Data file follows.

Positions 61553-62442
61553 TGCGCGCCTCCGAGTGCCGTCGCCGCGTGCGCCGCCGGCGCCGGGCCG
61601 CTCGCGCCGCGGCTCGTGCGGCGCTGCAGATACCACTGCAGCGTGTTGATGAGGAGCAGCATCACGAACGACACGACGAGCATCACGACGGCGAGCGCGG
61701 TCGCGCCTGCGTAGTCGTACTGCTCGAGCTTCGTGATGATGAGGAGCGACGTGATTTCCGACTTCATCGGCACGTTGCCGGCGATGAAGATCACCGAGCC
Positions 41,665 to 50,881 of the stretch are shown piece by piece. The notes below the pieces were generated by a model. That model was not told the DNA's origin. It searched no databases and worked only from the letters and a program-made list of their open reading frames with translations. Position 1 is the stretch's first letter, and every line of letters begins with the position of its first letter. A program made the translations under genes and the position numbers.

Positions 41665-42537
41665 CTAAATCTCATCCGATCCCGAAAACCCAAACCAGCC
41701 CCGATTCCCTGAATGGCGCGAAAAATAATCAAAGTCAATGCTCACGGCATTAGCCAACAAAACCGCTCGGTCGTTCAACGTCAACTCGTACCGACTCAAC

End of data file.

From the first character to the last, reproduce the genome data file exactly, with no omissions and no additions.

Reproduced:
Positions 61553-62442
61553 TGCGCGCCTCCGAGTGCCGTCGCCGCGTGCGCCGCCGGCGCCGGGCCG
61601 CTCGCGCCGCGGCTCGTGCGGCGCTGCAGATACCACTGCAGCGTGTTGATGAGGAGCAGCATCACGAACGACACGACGAGCATCACGACGGCGAGCGCGG
61701 TCGCGCCTGCGTAGTCGTACTGCTCGAGCTTCGTGATGATGAGGAGCGACGTGATTTCCGACTTCATCGGCACGTTGCCGGCGATGAAGATCACCGAGCC
Positions 41,665 to 50,881 of the stretch are shown piece by piece. The notes below the pieces were generated by a model. That model was not told the DNA's origin. It searched no databases and worked only from the letters and a program-made list of their open reading frames with translations. Position 1 is the stretch's first letter, and every line of letters begins with the position of its first letter. A program made the translations under genes and the position numbers.

Positions 41665-42537
41665 CTAAATCTCATCCGATCCCGAAAACCCAAACCAGCC
41701 CCGATTCCCTGAATGGCGCGAAAAATAATCAAAGTCAATGCTCACGGCATTAGCCAACAAAACCGCTCGGTCGTTCAACGTCAACTCGTACCGACTCAAC